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Ezra 4:6-23 – Later Opposition

Summary

Later accusations registering complaints-about the building of the Jerusalem walls rather than the temple-in the form of letters between the opposition and the Persian throne are cited, perhaps to indicate the persistent nature of the opposition. From 4:8 until 6:18 the text is in Aramaic, the official language of the Persian Empire.

Analysis

Two of the opposition's letters are mentioned in passing, with no recorded royal response: one to Ahasuerus (that is, Xerxes I, 486-465 B.C.E., v. 6) and a second to Artaxerxes I (465-424 B.C.E., v. 7). Rehum's letter (4:11-16) and Artaxerxes' reply (4:17-22) are a different matter. Here, Rehum, speaking for the officials of the Persian satrapy of "Beyond the River," accuses the Jewish community of rebellion and sedition. This can be seen in the Jewish rebuilding of that "rebellious and wicked city," that is, Jerusalem (v. 12), which will result in loss of revenue in "tribute, custom, or toll" (v. 13). Rehum's charges conclude with an invitation for the king to search his own records for the rebellious history of this troublesome city that necessitated its destruction in the first place (vv. 14-16). The effectiveness of Rehum's attack can be seen in Artaxerxes's response that closes with a work stoppage (v. 23). Verse 24 returns us to the cessation of work on the temple during the reign of Darius. The continuing theme of opposition highlights the tentative nature of the community as well as their continuing dependence upon God.

Ezra 4:6-23

Rebuilding of Jerusalem Opposed

6 In the reign of Ahasuerus, in his accession year, they wrote an accusation against the inhabitants of Judah and Jerusalem.

7 And in the days of Artaxerxes, Bishlam and Mithredath and Tabeel and the rest of their associates wrote to King Artaxerxes of Persia; the letter was written in Aramaic and translated.* 8Rehum the royal deputy and Shimshai the scribe wrote a letter against Jerusalem to King Artaxerxes as follows 9(then Rehum the royal deputy, Shimshai the scribe, and the rest of their associates, the judges, the envoys, the officials, the Persians, the people of Erech, the Babylonians, the people of Susa, that is, the Elamites, 10and the rest of the nations whom the great and noble Osnappar deported and settled in the cities of Samaria and in the rest of the province Beyond the River wrote—and now 11this is a copy of the letter that they sent):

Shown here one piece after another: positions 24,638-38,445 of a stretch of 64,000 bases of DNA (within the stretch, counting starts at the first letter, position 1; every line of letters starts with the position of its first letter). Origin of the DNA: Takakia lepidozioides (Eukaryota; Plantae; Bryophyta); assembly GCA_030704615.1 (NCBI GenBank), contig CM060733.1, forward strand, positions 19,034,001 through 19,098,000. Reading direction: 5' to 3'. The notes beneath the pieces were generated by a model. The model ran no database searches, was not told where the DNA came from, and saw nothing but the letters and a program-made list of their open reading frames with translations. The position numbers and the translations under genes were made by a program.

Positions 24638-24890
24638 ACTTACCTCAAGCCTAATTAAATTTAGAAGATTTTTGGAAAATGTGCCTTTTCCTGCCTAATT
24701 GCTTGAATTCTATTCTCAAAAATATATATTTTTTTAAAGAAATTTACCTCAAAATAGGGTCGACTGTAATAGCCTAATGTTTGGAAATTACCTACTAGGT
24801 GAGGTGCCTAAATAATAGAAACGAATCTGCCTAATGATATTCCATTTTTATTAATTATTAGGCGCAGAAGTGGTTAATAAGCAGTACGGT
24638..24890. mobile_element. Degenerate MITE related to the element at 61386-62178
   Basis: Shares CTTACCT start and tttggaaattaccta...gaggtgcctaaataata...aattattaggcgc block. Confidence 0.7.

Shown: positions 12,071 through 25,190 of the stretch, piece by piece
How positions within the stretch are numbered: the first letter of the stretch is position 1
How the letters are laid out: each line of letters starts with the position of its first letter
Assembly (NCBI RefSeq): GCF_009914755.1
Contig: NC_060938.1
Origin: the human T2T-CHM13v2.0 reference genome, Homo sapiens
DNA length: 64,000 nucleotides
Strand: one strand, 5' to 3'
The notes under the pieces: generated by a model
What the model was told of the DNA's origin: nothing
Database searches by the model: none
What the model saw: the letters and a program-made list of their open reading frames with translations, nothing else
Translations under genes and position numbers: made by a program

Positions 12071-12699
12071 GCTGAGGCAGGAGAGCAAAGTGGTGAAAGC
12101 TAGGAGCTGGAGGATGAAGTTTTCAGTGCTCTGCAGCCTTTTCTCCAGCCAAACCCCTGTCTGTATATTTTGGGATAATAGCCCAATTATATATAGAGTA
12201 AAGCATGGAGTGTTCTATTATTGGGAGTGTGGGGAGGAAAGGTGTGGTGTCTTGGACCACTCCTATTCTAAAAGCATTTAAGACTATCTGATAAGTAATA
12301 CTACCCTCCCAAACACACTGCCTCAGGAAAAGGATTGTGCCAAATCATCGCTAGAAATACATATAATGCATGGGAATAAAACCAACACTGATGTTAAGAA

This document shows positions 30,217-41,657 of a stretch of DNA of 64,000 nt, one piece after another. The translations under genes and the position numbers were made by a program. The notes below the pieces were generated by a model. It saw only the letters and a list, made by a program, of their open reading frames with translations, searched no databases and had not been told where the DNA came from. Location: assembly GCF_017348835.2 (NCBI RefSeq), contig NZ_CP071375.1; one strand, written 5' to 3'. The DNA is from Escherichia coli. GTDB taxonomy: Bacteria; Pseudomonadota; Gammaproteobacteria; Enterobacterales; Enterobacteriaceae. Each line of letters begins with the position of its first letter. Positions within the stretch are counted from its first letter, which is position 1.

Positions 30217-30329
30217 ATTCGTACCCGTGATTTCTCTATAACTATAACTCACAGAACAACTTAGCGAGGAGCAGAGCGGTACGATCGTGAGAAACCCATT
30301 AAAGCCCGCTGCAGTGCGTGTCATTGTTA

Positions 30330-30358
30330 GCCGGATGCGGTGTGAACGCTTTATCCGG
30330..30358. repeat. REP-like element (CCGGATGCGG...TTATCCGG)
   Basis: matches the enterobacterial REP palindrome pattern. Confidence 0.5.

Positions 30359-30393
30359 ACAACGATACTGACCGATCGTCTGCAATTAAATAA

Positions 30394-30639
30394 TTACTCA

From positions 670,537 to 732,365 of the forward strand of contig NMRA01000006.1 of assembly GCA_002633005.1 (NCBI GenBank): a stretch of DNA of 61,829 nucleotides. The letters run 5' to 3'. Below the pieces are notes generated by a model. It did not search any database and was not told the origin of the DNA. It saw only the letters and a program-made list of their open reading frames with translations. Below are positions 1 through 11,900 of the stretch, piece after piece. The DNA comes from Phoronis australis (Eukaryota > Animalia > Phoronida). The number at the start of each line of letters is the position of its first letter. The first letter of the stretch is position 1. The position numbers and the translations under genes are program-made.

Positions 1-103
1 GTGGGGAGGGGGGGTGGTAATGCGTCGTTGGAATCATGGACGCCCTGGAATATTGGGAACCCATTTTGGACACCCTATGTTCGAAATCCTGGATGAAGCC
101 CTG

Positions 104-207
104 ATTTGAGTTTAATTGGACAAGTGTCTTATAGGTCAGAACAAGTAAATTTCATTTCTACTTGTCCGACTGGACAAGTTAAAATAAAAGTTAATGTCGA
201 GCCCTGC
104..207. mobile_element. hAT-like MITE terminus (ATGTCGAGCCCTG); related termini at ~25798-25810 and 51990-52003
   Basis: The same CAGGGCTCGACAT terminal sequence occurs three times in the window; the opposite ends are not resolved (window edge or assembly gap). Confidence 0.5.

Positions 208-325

‘To King Artaxerxes: Your servants, the people of the province Beyond the River, send greeting. And now 12may it be known to the king that the Jews who came up from you to us have gone to Jerusalem. They are rebuilding that rebellious and wicked city; they are finishing the walls and repairing the foundations. 13Now may it be known to the king that, if this city is rebuilt and the walls finished, they will not pay tribute, custom, or toll, and the royal revenue will be reduced. 14Now because we share the salt of the palace and it is not fitting for us to witness the king’s dishonour, therefore we send and inform the king, 15so that a search may be made in the annals of your ancestors. You will discover in the annals that this is a rebellious city, hurtful to kings and provinces, and that sedition was stirred up in it from long ago. On that account this city was laid waste. 16We make known to the king that, if this city is rebuilt and its walls finished, you will then have no possession in the province Beyond the River.’

17 The king sent an answer: ‘To Rehum the royal deputy and Shimshai the scribe and the rest of their associates who live in Samaria and in the rest of the province Beyond the River, greeting. And now 18the letter that you sent to us has been read in translation before me. 19So I made a decree, and someone searched and discovered that this city has risen against kings from long ago, and that rebellion and sedition have been made in it. 20Jerusalem has had mighty kings who ruled over the whole province Beyond the River, to whom tribute, custom, and toll were paid. 21Therefore issue an order that these people be made to cease, and that this city be not rebuilt, until I make a decree. 22Moreover, take care not to be slack in this matter; why should damage grow to the hurt of the king?’

23 Then when the copy of King Artaxerxes’ letter was read before Rehum and the scribe Shimshai and their associates, they hurried to the Jews in Jerusalem and by force and power made them cease.

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10 February 2011

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